3Notes: Investing 201 Pt 2 – Investment Strategies

After going over Types of Investments, lets get an overview about some investing strategies and what they mean….

Long Strategy – This is the most basic of strategies. Investors select companies or industries they reasonably believe will grow over time, so they buy shares or debt in these entities. Basic buys of bonds or equities are considered long investments, or “longs.”

Value Investment – Value investors seek quality companies that are selling at a discount for some reason. Sometimes this is because of some negative press or scandal that causes a stock crash (see: Chipotle), offering an opportunity for value investors to buy a business after a pullback. In other situations, a business has a consistent track record of profits and usually dividend growth (i.e. Microsoft, Coca-Cola). Warren Buffett is perhaps the most famous of value investors.

Growth Investment – Growth investors look for companies with potential for rapid growth, typically in young or disruptive companies. There are some additional inherent risks, given the typical lack of dividend payment and shorter track record of successful results, but higher potential gain in principle. Technology companies are often found in this category, along with newer “sharing economy” businesses such as Air BnB and Uber.

Long Call Strategy – Calls are a bet on the rise of a stock price. The buyer of a call pays a premium for the option to buy an underlying asset from the market maker. If at expiration the stock is higher, the owner of the call receives the higher price minus the predetermined strike price minus the premium already paid for the option. Options are sold in 100 share increments. If the call price is $1, the strike price was $10, and the current price is $15, the owner earns a profit of $15(100)-$10(100)-$1(100) = $300. If the price is not higher, the owner can allow the option to expire and just loses their $1 premium paid.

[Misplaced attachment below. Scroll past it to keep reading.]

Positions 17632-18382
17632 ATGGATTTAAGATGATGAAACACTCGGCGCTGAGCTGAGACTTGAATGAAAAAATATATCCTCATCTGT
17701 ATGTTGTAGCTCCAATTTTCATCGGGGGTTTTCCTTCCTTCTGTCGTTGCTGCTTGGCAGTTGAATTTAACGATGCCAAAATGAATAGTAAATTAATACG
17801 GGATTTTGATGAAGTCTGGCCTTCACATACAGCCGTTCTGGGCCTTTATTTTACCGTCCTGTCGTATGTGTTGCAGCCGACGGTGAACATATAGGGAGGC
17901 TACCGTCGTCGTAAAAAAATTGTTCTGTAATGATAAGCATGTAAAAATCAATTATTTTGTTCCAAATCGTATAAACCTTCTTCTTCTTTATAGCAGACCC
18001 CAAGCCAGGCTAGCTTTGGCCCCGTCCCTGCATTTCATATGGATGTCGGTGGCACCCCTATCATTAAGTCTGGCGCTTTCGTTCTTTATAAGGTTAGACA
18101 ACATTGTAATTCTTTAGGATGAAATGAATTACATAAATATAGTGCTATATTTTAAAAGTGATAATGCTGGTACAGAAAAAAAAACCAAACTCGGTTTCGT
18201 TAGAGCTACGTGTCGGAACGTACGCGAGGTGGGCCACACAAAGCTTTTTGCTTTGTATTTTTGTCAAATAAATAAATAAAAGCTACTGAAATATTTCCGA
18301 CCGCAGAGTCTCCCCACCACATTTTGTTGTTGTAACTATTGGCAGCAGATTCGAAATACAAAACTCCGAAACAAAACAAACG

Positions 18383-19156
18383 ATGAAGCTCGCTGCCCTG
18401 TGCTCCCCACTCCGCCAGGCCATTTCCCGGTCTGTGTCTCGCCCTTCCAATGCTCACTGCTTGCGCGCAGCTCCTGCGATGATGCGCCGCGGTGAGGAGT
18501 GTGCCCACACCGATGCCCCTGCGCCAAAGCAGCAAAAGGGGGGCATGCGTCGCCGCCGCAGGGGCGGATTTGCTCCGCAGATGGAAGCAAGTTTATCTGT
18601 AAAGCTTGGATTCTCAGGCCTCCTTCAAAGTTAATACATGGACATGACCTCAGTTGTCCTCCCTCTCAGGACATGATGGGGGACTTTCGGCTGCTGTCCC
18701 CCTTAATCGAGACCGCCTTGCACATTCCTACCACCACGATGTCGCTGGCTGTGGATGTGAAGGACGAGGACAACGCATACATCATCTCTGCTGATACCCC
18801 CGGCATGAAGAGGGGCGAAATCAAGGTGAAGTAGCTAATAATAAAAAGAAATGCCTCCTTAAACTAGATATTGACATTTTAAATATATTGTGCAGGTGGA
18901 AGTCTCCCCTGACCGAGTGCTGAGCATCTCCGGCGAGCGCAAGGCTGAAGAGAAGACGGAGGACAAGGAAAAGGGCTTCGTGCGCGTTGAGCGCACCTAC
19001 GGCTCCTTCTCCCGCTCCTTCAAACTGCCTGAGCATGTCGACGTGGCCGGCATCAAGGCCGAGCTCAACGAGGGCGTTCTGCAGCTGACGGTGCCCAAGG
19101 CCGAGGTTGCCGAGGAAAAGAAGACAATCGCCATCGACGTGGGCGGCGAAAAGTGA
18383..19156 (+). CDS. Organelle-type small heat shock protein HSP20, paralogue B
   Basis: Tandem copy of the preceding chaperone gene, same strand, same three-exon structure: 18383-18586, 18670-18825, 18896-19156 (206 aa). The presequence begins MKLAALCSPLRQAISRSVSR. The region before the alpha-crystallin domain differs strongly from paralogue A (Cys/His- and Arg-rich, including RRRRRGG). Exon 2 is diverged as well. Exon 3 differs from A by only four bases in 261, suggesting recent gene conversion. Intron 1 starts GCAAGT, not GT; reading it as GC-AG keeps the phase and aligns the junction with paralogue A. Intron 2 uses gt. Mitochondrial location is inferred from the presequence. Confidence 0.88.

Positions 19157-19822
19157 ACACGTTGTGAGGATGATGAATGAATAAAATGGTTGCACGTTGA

Long Put Strategy – When an investor buys a put, they are conversely betting on the decline of the underlying asset. The investor pays a premium to claim the difference between the strike price and the lower price at the expiration. If the price has not declined, the investor only loses their premium paid, minus proceeds gained if the option is sold early.

Short Strategy – The short strategy is generally a “bearish” and/or contrarian stance that can be an enduring investing philosophy or representative of current outlook. This strategy involves short-selling, short puts, and short calls. This is a very risky method of investing, one that I do not recommend for regular investors.

Hedges are an important part of advanced portfolios. Investors use various methods to protect themselves from downside risks of assets they hold. For instance, a farmer may grow corn but also buy puts in corn to gain some profit if prices should fall. This protection is a hedge. Investors also use “safe haven” investments to serve as hedges, the most common being gold. Gold typically runs opposite of market booms, nearly always rising when fear in the market (volatility) rises. U.S. Treasurys and other respected sovereign bonds in developed nations also serve as safe havens. I recommend hedges for most, but only with the consultation of a professional or more seasoned investor to help you.

Stock picking versus indexing – It is difficult for people to make a career out of picking stocks. The smartest people can be destroyed by black swan events, yet the most unskilled can luck into picking a boomer that nets millions. Pick stocks at your own peril. Selecting index funds is “safer” for investors, as there is some baked in diversification in the asset. But remember, risk equals reward. Anytime you cut risk, you cut your upside. Plan according to your risk tolerance.

This dense post is all I will cover on strategy for now. Drop me a line for other strategies that you want to know about.


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